Abstract 5: A Novel APOE p.Leu166del Mutation in Autosomal Dominant Familial Hypercholesterolemia
Autosomal dominant hypercholesterolemia (ADH) is caused by mutations in the low density lipoprotein receptor (LDLR), its ligand apoB (APOB) or in proprotein convertase subtilisin/kexin type 9 (PCSK9) genes. Yet DNA sequencing does not identify mutations in these genes in a significant number of cases with a phenotype of ADH, suggesting that ADH has multiple genetic etiologies. Through a combination of clinical examination, biochemical analysis, candidate gene sequencing, and next-generation exome sequencing, we identified an in-frame three base-pair deletion in apolipoprotein E (APOE, c.496_498delCTC) resulting in a novel Leu166del mutation. The proband presented with an acute myocardial infarction at age 43, requiring urgent coronary revascularization. He has extensive tendinous xanthomas and xanthelasmas, elevated levels of total cholesterol (11.2 mmol/L, 457 mg/dL)), LDL-C (9.69 mmol/L, 374 mg/dL), normal HDL-C (1.62 mmol/L, 63 mg/dL) and triglycerides levels (1.13 mmol/L, 100 mg/dL). A HPLC lipoprotein profile showed selective increase in LDL-C. One sister is heterozygous for the APOE Leu166del mutation and has an LDL-C of 5.3 mmol/L (180 mg/L). Another sister, with an LDL-C of 3.8 mmol/L (120 mg/dL) was not affected. DNA sequencing was performed for the LDLR, PCSK9, LDL-R adapter protein-1 (LDLRAP1) and exon 26 of the APOB genes no causal mutations were identified. We then performed exome sequencing on three individuals from the family. Approximately 54,000 variants were identified. We removed variants unlikely to be causal in the LDL-C genome-wide association studies, variants with a minor allele frequency >5%, synonymous or intronic variants and variants that did not fit a dominant model of transmission. We identified 49 missense mutations, 1 frameshift and 2 in-frame deletions in 52 genes. Using data derived from exome chip genotypes for association with LDL-C, the strongest evidence of association was found for the APOE gene. The Leu166del mutation is predicted to alter the protein structure of Apo E near the α-helix within the receptor binding domain. This report confirms that ADH can be caused by mutations within the APOE gene and represents the 4th loci causing ADH.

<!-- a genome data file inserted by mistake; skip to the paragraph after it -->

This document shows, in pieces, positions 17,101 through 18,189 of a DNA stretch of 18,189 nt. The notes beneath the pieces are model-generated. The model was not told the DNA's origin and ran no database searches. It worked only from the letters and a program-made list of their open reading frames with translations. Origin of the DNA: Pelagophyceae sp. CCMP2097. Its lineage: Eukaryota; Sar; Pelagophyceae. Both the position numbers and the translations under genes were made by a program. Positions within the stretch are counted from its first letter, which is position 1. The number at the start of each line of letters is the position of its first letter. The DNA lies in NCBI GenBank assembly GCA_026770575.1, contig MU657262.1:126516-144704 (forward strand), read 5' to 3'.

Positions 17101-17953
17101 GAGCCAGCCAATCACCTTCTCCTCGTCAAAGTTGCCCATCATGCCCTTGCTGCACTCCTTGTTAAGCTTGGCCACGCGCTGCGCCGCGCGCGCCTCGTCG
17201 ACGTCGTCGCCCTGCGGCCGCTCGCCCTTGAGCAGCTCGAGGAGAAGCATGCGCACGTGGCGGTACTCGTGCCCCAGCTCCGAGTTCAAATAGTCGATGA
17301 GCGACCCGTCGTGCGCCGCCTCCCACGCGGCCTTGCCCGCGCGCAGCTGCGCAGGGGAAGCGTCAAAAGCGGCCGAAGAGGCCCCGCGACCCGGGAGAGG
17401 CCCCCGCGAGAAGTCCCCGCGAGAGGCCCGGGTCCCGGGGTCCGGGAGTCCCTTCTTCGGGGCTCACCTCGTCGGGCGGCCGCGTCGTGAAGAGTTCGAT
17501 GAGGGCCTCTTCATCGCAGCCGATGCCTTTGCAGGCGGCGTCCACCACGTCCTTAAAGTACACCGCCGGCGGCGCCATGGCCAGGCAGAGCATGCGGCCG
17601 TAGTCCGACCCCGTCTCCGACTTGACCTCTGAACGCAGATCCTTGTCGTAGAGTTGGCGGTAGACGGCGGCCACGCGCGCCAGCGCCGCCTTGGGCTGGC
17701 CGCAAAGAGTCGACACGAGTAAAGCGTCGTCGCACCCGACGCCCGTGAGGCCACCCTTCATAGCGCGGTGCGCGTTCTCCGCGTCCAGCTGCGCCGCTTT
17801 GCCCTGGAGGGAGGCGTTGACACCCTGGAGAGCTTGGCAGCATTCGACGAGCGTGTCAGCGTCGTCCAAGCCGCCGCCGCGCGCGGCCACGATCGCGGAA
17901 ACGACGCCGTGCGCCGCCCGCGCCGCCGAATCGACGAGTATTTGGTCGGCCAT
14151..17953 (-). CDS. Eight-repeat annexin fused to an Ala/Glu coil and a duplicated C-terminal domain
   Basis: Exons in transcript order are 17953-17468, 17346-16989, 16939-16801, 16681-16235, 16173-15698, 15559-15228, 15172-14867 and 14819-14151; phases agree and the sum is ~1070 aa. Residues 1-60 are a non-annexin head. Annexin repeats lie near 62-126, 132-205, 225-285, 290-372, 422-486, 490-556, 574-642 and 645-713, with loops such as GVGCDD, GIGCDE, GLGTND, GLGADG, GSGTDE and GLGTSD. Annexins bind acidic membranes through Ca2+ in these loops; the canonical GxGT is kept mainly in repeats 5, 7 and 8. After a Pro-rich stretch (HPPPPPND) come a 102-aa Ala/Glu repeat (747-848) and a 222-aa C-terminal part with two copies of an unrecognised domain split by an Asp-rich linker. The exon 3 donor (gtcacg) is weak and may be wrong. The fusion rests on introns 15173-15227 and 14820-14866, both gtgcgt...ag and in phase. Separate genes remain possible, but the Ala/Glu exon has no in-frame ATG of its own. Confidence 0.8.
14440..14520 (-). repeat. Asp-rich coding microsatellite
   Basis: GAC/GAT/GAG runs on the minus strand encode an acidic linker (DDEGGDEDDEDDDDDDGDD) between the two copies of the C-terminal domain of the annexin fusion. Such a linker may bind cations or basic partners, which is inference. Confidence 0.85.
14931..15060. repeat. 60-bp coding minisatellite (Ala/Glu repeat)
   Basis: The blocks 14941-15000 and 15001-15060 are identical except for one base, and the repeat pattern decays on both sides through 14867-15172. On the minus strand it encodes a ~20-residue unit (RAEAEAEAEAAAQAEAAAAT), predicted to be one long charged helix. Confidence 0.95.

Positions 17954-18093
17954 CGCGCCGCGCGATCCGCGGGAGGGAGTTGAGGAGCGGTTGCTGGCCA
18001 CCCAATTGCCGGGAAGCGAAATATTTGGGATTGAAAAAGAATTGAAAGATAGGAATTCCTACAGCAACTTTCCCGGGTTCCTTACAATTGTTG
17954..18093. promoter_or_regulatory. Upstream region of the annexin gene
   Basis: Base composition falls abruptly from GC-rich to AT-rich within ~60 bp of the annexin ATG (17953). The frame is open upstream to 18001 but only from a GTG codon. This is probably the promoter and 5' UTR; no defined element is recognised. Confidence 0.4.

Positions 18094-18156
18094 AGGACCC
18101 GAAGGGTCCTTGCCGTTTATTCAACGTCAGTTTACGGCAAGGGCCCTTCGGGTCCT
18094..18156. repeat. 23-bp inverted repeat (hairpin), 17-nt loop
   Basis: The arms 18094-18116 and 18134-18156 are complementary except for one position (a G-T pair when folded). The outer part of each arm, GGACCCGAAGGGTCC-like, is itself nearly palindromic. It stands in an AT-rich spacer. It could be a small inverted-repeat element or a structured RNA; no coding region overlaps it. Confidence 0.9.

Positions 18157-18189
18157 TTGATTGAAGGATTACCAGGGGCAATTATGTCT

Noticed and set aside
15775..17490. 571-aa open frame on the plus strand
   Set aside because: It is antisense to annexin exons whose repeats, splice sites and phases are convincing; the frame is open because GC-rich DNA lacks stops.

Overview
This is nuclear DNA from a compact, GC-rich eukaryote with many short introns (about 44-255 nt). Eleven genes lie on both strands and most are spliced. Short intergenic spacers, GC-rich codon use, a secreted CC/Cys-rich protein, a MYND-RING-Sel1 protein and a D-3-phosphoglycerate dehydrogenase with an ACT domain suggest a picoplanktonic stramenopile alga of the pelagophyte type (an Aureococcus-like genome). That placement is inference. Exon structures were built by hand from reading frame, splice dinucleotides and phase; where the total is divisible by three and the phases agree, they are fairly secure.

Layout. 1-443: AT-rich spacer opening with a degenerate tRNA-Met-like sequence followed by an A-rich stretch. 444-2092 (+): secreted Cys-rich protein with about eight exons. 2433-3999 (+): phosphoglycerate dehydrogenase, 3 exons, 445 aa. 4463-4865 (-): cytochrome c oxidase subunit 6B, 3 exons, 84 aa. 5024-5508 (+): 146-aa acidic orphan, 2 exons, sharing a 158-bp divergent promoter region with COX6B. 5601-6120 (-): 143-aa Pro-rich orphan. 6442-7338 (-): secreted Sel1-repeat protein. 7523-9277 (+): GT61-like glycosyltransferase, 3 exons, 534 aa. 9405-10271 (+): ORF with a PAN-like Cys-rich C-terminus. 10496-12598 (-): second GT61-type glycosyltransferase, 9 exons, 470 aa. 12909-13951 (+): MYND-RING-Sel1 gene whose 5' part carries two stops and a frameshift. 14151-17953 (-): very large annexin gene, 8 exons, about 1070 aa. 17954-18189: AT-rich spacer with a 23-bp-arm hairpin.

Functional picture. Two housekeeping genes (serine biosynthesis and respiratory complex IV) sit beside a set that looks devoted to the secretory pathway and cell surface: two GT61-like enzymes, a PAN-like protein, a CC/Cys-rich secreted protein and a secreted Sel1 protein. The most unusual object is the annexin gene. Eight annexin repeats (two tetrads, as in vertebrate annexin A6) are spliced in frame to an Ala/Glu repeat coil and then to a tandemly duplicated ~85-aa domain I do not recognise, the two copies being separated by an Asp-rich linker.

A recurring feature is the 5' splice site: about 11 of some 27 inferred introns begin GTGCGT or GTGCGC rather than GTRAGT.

- © 2013 by American Heart Association, Inc.